Cynthiana KY (~40 min. NE of Lexington)
    Posts
    527

    Default

    I did this same thing when I first started to teach beginners. What I did was take small buckets, PVC posts and concrete to make a series of moveable posts. I wish I had a picture, it'd be easier than describing it. But I'll try.

    I got two sizes of PVC piping from Lowes. The smaller ones, I bought enough to be my upright posts. The larger, I got just a slight bit bigger than the post ones. The larger ones I cut into pieces just tall enough to stick up out of my buckets two or three inches. I put the PVC pieces in the buckets and poured in my mixed cement. When it dried, I could carry my buckets by the handle, line them up where I wanted, then put the tall PVC posts in. I needed to be able to easily change the size of my kidi-pen as we called it. For little little kids, they got a very small round pen where I could reach them in just 3 or 4 strides, but for the advanced beginners, I needed to be able to divide my ring in half just to "contain" them when others were in the ring. What I did was drill holes thru the PVC post at whatever height I wanted my "rails" at. Then I tied a loop of bale twine thru the drilled holes. I cut electric tape to be about 10 feet long, and stuck a double end snap at each end to snap to the bale twine in the PVC posts. I figured, if TSHTF for any reason, it'd be easier to break/unsnap just a section. It worked great for me for the few years that I needed it.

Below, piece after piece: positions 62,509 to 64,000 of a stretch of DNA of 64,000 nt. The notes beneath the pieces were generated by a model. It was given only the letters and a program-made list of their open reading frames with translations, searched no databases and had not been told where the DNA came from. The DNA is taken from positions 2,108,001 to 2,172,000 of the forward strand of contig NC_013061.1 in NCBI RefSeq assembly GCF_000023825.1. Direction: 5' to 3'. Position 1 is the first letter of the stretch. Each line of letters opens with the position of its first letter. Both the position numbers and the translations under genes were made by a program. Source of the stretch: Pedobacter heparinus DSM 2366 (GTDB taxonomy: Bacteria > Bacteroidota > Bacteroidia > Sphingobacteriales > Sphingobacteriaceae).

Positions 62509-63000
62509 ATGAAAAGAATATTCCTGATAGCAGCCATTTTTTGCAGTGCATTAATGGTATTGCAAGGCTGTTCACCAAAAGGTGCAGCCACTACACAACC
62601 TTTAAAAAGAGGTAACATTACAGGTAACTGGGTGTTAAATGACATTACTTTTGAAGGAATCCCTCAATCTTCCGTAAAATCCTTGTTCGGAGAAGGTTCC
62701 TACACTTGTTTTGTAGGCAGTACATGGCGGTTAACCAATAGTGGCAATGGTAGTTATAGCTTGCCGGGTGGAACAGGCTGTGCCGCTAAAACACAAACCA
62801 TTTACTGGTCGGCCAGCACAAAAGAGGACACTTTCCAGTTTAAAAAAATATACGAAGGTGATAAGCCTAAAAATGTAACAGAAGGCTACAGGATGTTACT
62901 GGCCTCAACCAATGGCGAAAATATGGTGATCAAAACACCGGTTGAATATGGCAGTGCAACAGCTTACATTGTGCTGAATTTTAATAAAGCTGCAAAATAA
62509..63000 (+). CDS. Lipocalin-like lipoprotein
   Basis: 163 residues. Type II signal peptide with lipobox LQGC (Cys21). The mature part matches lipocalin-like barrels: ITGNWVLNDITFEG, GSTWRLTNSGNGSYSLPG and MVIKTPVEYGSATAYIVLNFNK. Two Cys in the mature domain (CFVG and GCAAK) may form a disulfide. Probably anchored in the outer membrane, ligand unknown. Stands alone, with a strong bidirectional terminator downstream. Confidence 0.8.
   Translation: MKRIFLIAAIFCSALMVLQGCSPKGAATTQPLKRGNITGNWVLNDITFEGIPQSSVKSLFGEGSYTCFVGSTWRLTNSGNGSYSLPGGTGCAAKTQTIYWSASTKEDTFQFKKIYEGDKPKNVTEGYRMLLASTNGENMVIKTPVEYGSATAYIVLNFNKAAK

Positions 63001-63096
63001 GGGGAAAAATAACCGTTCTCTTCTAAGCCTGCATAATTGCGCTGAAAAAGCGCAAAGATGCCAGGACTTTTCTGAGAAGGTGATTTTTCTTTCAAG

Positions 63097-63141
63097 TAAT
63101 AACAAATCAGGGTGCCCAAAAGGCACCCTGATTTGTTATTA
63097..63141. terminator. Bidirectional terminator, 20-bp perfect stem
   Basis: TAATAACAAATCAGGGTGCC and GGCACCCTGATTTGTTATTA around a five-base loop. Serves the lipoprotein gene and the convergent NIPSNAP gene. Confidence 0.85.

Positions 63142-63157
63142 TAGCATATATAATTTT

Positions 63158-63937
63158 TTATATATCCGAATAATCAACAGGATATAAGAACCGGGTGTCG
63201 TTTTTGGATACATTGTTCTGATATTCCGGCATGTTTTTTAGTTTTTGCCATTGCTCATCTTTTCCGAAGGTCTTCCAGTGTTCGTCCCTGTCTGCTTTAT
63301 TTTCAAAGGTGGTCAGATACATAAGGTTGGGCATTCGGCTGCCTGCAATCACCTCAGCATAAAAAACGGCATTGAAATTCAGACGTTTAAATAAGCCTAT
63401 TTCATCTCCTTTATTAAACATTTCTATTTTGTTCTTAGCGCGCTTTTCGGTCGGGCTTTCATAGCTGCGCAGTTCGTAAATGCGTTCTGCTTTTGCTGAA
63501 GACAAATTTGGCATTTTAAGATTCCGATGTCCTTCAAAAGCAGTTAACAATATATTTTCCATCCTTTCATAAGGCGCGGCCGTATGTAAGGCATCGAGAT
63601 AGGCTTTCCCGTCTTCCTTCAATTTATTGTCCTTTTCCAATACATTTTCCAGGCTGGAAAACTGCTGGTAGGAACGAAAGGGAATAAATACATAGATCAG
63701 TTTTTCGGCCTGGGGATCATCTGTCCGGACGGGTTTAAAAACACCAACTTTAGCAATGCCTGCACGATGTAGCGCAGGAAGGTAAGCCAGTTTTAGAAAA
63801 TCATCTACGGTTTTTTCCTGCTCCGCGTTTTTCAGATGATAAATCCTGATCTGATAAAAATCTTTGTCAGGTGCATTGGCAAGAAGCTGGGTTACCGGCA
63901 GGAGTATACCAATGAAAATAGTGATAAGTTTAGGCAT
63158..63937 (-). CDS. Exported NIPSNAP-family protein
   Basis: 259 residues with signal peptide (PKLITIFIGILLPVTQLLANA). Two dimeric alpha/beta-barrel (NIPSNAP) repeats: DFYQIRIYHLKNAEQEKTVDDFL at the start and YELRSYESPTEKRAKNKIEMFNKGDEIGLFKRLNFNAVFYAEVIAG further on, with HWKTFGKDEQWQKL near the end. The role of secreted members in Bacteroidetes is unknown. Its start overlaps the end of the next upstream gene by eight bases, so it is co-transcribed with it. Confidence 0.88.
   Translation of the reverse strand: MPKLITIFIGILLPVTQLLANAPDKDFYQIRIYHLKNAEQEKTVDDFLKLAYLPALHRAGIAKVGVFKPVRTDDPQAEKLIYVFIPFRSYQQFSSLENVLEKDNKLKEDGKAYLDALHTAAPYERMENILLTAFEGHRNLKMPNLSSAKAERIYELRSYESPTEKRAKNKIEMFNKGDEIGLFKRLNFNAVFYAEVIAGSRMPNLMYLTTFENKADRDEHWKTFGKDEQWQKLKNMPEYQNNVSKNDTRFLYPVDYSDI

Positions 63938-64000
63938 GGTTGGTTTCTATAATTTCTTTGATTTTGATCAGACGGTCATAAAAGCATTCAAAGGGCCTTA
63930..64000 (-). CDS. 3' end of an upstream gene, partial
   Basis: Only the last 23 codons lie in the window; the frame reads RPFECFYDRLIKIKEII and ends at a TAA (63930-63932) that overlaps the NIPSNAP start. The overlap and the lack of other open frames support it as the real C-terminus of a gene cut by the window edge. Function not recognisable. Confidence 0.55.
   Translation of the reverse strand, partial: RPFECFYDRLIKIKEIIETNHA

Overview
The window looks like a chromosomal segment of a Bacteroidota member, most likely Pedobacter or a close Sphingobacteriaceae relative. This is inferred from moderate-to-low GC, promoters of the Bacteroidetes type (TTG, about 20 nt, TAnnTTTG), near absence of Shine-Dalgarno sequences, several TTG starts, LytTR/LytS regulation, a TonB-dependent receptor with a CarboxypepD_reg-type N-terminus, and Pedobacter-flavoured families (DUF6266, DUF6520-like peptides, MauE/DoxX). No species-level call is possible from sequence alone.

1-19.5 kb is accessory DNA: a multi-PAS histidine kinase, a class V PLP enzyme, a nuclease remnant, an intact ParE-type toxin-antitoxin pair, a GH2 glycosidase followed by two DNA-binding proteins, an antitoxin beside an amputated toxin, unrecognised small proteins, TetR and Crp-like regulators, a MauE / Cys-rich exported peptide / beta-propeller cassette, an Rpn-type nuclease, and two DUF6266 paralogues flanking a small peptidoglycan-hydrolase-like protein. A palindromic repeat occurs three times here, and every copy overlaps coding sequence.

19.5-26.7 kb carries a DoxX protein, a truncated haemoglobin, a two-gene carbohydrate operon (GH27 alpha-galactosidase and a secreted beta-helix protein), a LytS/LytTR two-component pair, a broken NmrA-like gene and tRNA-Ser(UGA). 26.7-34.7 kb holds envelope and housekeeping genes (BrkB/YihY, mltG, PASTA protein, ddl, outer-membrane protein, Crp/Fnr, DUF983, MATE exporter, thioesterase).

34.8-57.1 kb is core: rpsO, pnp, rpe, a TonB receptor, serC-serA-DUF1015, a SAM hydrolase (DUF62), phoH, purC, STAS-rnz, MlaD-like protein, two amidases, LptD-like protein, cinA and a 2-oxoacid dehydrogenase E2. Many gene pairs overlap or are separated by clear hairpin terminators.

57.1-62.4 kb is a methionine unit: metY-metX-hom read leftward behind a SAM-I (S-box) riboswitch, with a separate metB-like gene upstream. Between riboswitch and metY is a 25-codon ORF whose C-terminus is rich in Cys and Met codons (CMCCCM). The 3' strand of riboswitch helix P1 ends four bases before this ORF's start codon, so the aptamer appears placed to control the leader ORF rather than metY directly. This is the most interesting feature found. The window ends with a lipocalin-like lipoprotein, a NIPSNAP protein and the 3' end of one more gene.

Sheila
    Sheila Zeltt
    Chestnut Run Stable & Zeltt Racing Stable
    www.Zeltt.com
    Standing "Tiz Brian" at Stud, 16.1 h bay TB by Tiznow


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  14. #14
    Join Date
    Sep. 13, 2002
    Location
    Pacific Northwest
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    4,945

    Default

    Quote Originally Posted by nashfad View Post
    You guys totally kill me. The tape is not loose so that someone can get their foot caught in it. The tape is approx 2 1/2 ft off the ground and pulled snug. The holes made by the step in post are approx 1/2" in diameter and quickly disappear when the perimeter is moved. Would I poke holes in an all weather footing arena, no. I use these in the large flat grassy areas of my place where the drainage is good. I have used this system for over 3 yrs successfully. Even green horses being lunged in it have respected the tape and not run through it. BTW, if a horse will run through a barrier, go back and start over the training.
    Please don't die. It isn't worth it!

    Tape loose or taut, those tenp posts IME, come out of the ground super easy, so if you get anything to pull on the tape, it can all come out. My Horseguard tape of my paddocks is not loose, yet I've had a horse get something caught and pop pop pop, it pulled the insulators off the posts and tape went with him. Had those been temp posts, they would have gone too.

    Yep, your base and footing will vary, and how you choose to treat it is up to you. I got to thinking later, there is NO WAY in some places that you could step in posts if the base is pretty firm. Unless you weigh 300 lbs and have posts that can handle it!

    I'm trying to remember how they split rings for shows around here, but it has been so long, I can't recall. The posts in bucket idea sounds much better to me.


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  15. #15
    Join Date
    Feb. 6, 2007
    Posts
    638

    Default